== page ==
Conestoga's interior decorating program is sitting pretty thanks to its inaugural Chairity Gala on April 3, which raised $3,500 for the Hospice of Waterloo Region as well as funding to support a student scholarship.
The event, which took place at the Hub Theatre and Tannery in downtown Kitchener, drew about 220 guests, including Conestoga President John Tibbits, Kitchener Mayor Carl Zehr, Waterloo Mayor Brenda Halloran and many industry representatives.
Brandy Hillar, a second-year student who participated in the event, said it is important for students to get involved in charity events like this one because it's a great way to give back and build relationships within the community.
"For us, giving to a cause like the Hospice of Waterloo Region, which has been an amazing asset to our community, was a way to show our support to the individuals in our program and communities whose lives and families have been affected by cancer."
According to Margie Hedges, program coordinator, the idea for the gala came from interior decorating instructor Leslee Squirrell, who also served as emcee and auctioneer at the event.
Squirrell's vision began with the idea of transforming old, unwanted chairs into beautiful and saleable pieces while incorporating elements of design taught in the program.
"We hoped the project would give the students an idea that something that appeared like junk could be made into something really great," Hedges said.
Students, who worked in groups of three, were given the concept for the fundraiser in September 2011 and spent the entire first semester working on their chairs outside of class. Hedges said it was typical for teams to spend at least 20 hours on the project, with some even meeting with local upholsterers and learning how to refurbish furniture.
In all, the class created 12 unique chairs, each of which adhered to a specific theme and featured design techniques the students had learned in the classroom.
Students and faculty then spent much of the second semester planning and organizing the gala itself. Tasks included everything from booking and decorating a venue to hiring a caterer to promoting the event and selling tickets.
"In the interior decorating program, we try to focus not on just one thing, but to help the students look at the whole big picture," Hedges said.
The ultimate goal of the assignment was to give students experience in operating and running an event from start to finish while honing their skills in areas such as design, creativity, sales, networking, communication and professionalism.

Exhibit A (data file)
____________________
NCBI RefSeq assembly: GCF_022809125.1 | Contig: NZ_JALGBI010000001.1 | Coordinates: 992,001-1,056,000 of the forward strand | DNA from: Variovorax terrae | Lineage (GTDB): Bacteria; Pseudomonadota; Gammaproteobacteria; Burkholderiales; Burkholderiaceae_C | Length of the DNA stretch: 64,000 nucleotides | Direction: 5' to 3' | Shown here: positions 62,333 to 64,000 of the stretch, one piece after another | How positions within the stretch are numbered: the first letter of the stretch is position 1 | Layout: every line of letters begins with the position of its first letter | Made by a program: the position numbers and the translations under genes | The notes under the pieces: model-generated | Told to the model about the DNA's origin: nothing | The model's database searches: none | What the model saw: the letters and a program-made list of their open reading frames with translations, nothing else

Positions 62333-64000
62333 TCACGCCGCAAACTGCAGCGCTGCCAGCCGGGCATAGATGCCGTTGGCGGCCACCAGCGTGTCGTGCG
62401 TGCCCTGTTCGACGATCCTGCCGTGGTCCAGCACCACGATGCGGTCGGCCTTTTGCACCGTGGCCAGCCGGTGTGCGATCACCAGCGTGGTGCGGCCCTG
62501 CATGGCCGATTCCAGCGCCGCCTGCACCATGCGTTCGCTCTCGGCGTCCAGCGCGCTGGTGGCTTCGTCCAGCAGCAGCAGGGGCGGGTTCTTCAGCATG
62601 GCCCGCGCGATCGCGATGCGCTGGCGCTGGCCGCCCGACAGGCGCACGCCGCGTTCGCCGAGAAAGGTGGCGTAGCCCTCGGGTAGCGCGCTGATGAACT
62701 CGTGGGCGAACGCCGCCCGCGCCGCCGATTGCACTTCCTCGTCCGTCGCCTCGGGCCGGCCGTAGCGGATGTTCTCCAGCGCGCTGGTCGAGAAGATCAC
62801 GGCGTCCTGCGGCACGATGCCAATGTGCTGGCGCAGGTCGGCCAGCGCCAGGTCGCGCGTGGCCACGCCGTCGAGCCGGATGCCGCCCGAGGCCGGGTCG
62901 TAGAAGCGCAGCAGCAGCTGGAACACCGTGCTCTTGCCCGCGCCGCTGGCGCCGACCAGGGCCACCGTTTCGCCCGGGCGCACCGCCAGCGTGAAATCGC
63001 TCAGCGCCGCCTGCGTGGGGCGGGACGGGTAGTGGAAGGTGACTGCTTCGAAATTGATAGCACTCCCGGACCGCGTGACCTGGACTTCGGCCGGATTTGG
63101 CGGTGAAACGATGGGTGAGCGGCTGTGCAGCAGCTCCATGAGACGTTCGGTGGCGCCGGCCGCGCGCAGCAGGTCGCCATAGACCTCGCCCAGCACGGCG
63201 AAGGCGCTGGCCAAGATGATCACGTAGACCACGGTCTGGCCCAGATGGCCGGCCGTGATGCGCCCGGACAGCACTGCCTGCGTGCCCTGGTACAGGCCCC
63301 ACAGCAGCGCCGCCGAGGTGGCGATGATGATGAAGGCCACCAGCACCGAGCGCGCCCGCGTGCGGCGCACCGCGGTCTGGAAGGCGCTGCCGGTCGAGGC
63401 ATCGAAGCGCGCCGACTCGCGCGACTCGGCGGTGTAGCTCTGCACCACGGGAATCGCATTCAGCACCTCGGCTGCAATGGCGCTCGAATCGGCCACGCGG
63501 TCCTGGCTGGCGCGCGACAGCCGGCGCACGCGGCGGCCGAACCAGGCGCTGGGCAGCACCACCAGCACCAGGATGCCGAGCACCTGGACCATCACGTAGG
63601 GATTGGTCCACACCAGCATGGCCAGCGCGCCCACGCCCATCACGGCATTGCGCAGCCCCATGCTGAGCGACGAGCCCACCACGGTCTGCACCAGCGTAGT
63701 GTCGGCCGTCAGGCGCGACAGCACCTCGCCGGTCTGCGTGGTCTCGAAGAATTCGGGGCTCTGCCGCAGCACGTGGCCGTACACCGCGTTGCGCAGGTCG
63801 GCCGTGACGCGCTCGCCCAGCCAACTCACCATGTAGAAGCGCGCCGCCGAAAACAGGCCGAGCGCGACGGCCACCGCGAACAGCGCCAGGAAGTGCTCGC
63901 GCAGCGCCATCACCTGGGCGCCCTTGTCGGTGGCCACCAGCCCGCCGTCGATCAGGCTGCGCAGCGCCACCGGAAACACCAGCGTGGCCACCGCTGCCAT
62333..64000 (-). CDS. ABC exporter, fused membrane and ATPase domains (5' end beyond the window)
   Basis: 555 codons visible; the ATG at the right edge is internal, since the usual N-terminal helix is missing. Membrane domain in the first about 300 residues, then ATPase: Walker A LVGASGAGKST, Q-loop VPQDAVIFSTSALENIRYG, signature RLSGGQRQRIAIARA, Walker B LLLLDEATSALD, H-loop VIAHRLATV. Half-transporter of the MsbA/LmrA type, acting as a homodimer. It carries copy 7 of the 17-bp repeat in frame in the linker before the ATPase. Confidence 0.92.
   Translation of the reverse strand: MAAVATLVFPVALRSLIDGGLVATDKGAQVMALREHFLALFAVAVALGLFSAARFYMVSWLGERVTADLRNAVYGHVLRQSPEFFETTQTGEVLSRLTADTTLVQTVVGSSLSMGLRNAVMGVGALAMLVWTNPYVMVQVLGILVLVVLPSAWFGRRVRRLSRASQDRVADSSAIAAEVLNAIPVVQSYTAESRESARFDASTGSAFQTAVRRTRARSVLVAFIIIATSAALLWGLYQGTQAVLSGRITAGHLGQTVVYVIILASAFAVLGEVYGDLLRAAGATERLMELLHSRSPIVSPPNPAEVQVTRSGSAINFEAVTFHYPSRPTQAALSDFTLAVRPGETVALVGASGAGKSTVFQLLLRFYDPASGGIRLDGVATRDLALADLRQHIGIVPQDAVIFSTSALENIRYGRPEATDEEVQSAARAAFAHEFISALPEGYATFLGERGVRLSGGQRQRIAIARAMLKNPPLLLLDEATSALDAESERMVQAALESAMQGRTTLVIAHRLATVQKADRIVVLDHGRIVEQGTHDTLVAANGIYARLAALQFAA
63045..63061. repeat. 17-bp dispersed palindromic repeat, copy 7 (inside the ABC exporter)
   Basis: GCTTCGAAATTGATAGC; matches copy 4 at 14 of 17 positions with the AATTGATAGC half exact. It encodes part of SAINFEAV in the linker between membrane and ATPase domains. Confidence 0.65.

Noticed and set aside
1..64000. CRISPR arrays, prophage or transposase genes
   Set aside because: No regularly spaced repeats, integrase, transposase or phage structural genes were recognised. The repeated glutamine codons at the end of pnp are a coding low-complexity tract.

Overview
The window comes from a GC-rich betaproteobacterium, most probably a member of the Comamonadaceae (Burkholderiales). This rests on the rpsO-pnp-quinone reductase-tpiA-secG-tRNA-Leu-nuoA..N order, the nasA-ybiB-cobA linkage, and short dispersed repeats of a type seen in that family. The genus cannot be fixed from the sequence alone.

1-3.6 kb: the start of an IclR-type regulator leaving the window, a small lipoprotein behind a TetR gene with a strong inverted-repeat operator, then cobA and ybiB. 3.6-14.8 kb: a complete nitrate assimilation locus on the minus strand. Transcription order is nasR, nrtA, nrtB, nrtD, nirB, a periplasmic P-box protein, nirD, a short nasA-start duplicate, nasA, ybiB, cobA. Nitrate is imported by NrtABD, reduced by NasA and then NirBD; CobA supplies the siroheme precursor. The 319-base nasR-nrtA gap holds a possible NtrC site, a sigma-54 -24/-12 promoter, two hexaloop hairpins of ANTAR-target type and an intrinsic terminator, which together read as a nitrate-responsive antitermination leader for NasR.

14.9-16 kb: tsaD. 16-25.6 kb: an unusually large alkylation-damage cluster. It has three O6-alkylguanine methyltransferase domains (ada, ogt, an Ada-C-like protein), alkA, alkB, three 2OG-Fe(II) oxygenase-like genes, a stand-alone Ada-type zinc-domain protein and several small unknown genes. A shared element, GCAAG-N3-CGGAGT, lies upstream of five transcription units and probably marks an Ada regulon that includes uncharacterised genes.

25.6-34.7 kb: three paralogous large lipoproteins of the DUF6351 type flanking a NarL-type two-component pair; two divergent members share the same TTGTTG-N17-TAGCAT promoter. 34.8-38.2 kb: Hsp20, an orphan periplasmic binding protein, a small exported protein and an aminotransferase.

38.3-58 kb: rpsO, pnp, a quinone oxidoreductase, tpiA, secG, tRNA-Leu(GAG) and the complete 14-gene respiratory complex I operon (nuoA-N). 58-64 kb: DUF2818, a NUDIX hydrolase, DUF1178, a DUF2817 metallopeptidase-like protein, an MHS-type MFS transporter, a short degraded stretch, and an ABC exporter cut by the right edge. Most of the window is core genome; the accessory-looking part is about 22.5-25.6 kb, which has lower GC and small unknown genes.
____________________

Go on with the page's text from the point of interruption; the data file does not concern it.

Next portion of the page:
As much planning and organizing as the students did, Hedges was quick to add that the event wouldn't have been possible without the additional support of the program's faculty.
"There were at least six or seven part-time time instructors who devoted an inordinate amount of time to this project and they did it because they wanted to. They are just really amazing people."
Thanks to the collective efforts of the program, by the time the evening of April 3 arrived, everything was in place.
In addition to the dozen chairs designed by students, another 10 were donated by faculty members and renowned local designers including Lynn Spence, David Boyes, Karen Wilson, Albert Nazzarro and Marie-Josee Boily.
Throughout the course of the evening, each of the 22 chairs was sold through either live or silent auction. According to Hillar, the excitement surrounding the auctions was the best part of the evening.
"When the silent auction started, I remember checking the bidding sheet every five to 10 minutes, just to see the progress and how much people were willing to spend on our chair."
Hillar, along with teammates Kate Schmidt and Emma Ulakovic, designed a chair featuring new upholstering and lighting, which they entitled Candelabra. According to Hillar, the project took the team more time than they originally expected and presented some challenges they hadn't anticipated.
"Coming up with an idea on how to incorporate the lighting into our chair was the first road block," she said. "Then, when we decided to re-upholster a button-tufted chair, we had no idea how difficult and time consuming it would be. Luckily we started early on the project and we had enough time to finish the chair and pull off what we had envisioned for our Candelabra."
In addition to the experience of working within a team, Hillar said one of the major benefits of the gala was the opportunity for students who are graduating this spring to market themselves to potential employers.
Conestoga's interior decorating program was established four years ago. According to Hedges, events such as Chairity are designed to promote the college and the program, as well as the students.
"We're trying to get our program on the map and showcase what our students are capable of," she said."What we really want is for students to get jobs out of this whole thing."
Conestoga President John Tibbits, who was impressed by the passion and creativity he saw from the students and faculty, added that events such as this one are win-win for the college and the community.
"It enriches the community, and the students learn practical skills," he said, "but it also enriches the field in which the students are working."
Based on the event's success, which exceeded expectations both in terms of attendance and money raised, Hedges believes that the Chairity Gala will likely become an annual event for the program.
"We already have people wanting to do it again next year, so it looks like we're going to do it again."
Story by Ryan Bowman, first-year student in Conestoga's Print-Journalism program.